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[NAIROBI] African governments must place rural women farmers at the apex of agricultural research and scientific innovation to achieve sustainable development and economic growth, a conference has heard.

Experts at the Sharefair for Rural Women’s Technologies held in Nairobi, Kenya, last month (15-17 October) expressed concern that women remain marginalised in the promotion of technologies and innovations that support smallholder farming in eastern and southern Africa.

Participants at the forum were also informed that women were still grossly under-represented at the policy-making level in agricultural production research and in institutions that teach science, technology and innovation.

The three-day event was hosted by UN Women’s Eastern and Southern Africa Regional Office in collaboration with the Food and Agriculture Organization, the International Fund for Agricultural Development and the World Food Programme.

“We really need to drive change here and involve more women in decision-making.”

Wanjiru Kamau-Rutenberg, African Women in Agricultural Research and Development

Experts at the forum appealed for more investments in nutrition and for women to be placed at the heart of initiatives to promote agricultural research because of their significant role in farming and in the family.

“We should not only focus on increasing agricultural production but look at the systems,” said Wanjiru Kamau-Rutenberg, director for African Women in Agricultural Research and Development, adding that only one in four African women are scientists and that only one in seven agricultural leaders are women.

Wanjiru challenged African countries to invest more and give a stronger voice to young women and upcoming scientists in order to build capacity in agricultural research on the continent.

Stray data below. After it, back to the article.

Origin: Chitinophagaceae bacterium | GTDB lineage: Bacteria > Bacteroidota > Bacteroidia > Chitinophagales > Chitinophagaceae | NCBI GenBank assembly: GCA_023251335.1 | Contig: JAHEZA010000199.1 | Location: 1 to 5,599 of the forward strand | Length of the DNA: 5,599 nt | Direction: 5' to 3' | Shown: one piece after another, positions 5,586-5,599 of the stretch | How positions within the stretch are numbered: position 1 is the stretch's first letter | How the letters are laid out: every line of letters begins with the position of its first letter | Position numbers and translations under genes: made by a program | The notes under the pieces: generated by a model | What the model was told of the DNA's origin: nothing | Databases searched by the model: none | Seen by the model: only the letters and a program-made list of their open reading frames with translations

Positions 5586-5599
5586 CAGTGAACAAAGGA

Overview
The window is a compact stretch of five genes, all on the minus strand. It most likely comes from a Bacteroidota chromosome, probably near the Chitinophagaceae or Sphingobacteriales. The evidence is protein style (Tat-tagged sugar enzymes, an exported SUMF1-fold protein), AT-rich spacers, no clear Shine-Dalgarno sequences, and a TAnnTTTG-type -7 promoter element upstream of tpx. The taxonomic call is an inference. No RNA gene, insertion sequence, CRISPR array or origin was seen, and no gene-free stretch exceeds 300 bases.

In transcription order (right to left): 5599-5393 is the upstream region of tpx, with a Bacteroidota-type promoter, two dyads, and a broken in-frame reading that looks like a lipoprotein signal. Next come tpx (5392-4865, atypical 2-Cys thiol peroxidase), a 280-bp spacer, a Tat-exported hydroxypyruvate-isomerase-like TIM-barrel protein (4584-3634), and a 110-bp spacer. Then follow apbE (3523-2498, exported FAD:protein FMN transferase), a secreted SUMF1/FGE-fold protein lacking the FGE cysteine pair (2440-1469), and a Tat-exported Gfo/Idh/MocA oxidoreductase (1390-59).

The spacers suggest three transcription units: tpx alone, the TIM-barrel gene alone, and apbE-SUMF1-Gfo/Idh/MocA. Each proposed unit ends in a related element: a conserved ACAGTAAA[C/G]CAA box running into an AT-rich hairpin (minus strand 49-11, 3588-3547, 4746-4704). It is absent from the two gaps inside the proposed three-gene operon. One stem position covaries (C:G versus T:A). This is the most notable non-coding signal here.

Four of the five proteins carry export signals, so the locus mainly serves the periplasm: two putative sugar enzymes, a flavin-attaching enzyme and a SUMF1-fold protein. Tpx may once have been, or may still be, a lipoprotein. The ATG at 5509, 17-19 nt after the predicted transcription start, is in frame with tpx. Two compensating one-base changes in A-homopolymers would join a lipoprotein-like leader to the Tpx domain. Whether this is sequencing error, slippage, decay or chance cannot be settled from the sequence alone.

“We really need to drive change here and involve more women in decision-making,” Wanjiru said. “Women are a critical component in unlocking Africa’s potential, but I really wonder why African women are talked about all over in agriculture with very few in practices. If we [do] not pay attention to women, they are easily forgotten.”

Wanjiru said there is need for women voices in nutrition, mechanisation and finances, noting that the failure to connect agriculture and nutrition is a result of long marginalisation of women voices.

Jacqueline Amuji, a Ugandan member of parliament and representative to the African Union (AU), said Africa must change the patriarchy system and ensure women have land ownership rights to access finances to advance agriculture. Amuji also called for more investments and support of young girls in agricultural research.

Rose Mwebaza, an advisor on women’s economic and political empowerment at the AU Commission, told SciDev.Net that the voice of women must be heard in policy-making at community, national and global levels for them to compete favourably with those in developed nations which have built capacity in men and women equally.

“In some African countries, 30 to 40 per cent of the population is starving due to improper diets,” Mwebaza said, adding that women are not being involved in the full value chain of agriculture, thus contributing to malnutrition, which affects the cognitive development of children.

This article has been produced by SciDev.Net's Sub-Saharan Africa desk.

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